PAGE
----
Heavy weekend rain stalls Canada planting
By Rod Nickel
WINNIPEG, Manitoba (Reuters) - As much as 110 mm (4.3 inches) of rain swamped southern Manitoba over the weekend, the most destructive crop weather in the province in years, raising concerns about widespread reseeding near the traditional end of Canada's planting season.
Planting had been more advanced in Manitoba than in wetter parts of the Canadian Prairies, but the rain left many fields under water, raised river levels and flooded many urban homes as drainage systems became overloaded.
Between 5 and 10 percent of Manitoba's cropland was not seeded before the weekend, leaving farmers and others with ruined acres to hope for warm, dry weather so they can plant before June 20 -- the insurance deadline for crops to be seeded.
The wettest areas will need at least seven to 10 days to dry out, said Craig Thomson, vice-president of Manitoba Agricultural Services Corp, the government crop insurance agency.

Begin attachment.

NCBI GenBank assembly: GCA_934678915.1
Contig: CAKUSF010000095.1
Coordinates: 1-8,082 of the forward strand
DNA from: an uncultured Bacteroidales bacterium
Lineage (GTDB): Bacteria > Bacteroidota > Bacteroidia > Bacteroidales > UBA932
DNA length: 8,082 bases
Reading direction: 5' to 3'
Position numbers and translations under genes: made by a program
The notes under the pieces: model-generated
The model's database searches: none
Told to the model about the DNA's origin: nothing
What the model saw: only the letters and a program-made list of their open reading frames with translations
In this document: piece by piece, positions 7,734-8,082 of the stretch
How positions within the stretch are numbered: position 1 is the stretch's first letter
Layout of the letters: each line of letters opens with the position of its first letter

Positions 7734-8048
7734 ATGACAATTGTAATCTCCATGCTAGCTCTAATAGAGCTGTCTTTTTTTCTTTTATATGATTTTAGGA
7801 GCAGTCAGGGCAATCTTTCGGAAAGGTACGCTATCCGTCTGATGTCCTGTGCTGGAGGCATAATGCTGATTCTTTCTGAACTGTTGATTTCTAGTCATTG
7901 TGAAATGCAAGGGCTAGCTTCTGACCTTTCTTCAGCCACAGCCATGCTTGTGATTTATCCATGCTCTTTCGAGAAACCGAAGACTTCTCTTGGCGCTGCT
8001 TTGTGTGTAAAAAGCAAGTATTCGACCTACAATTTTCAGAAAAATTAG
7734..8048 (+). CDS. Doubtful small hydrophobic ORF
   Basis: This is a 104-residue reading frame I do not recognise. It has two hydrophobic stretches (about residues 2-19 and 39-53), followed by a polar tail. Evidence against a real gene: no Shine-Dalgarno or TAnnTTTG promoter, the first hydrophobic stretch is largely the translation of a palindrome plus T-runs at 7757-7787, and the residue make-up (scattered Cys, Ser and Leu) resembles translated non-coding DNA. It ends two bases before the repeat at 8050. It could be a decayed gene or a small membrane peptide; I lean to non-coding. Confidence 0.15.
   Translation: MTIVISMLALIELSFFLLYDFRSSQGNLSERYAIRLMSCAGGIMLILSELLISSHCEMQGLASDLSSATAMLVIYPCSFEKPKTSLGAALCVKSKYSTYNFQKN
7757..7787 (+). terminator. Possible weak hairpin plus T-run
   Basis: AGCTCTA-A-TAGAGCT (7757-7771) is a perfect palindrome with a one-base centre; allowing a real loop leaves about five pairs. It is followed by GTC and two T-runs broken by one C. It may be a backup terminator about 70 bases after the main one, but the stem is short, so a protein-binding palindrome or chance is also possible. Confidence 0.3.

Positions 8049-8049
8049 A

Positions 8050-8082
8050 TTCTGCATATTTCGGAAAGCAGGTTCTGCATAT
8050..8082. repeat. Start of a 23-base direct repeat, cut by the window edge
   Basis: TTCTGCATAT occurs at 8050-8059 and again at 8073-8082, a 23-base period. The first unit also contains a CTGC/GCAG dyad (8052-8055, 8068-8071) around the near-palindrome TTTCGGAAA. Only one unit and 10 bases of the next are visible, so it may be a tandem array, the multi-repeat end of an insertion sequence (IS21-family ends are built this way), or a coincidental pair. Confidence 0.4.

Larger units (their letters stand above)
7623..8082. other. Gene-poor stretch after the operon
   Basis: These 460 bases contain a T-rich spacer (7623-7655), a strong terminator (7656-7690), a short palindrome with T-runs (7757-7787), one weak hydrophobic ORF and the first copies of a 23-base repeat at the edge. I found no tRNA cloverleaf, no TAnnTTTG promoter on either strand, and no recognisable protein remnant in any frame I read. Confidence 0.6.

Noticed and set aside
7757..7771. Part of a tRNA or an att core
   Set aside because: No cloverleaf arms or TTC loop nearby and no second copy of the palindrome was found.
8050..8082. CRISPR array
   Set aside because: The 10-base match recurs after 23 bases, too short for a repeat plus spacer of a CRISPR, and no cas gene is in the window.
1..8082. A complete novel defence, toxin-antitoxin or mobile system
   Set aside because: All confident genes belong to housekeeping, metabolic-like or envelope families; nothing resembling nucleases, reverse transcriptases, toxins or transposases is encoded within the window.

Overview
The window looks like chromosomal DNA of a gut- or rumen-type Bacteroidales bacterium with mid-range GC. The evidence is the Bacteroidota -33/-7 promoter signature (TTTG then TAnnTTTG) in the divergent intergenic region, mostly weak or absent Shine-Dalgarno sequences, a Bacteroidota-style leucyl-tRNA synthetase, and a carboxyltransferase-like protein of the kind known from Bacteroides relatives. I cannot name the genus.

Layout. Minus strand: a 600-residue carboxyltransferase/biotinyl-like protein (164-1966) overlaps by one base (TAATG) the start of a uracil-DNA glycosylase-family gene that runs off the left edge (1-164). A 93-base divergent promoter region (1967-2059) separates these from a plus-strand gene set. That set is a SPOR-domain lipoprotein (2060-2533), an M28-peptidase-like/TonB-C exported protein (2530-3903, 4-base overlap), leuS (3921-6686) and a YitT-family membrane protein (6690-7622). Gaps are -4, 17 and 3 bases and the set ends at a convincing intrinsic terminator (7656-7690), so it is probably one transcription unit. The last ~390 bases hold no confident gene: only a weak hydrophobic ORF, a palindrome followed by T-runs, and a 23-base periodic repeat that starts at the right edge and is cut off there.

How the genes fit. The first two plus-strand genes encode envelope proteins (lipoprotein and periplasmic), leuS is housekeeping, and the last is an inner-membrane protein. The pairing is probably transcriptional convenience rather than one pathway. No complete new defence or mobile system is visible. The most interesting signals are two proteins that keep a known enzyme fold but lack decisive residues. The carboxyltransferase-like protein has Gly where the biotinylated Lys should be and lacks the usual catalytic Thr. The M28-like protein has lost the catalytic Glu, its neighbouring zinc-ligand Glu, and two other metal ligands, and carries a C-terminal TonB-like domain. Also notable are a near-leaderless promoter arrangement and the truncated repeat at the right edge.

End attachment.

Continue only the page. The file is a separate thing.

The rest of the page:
"If we get more rain, I would say it'll be quite a panic to get reseeded," he said.
Canada is the world's No. 6 wheat producer and third-largest grower of canola/rapeseed.
The rains were Manitoba's most destructive weather event for crops in at least five years, said farmer Ian Wishart.
"We're going to have drown-outs (and) we may have time for some reseeding, but the season is progressing pretty quick and the amount of time for reseeding will be pretty questionable I think," said Wishart, who is president of Manitoba's Keystone Agricultural Producers. Continued...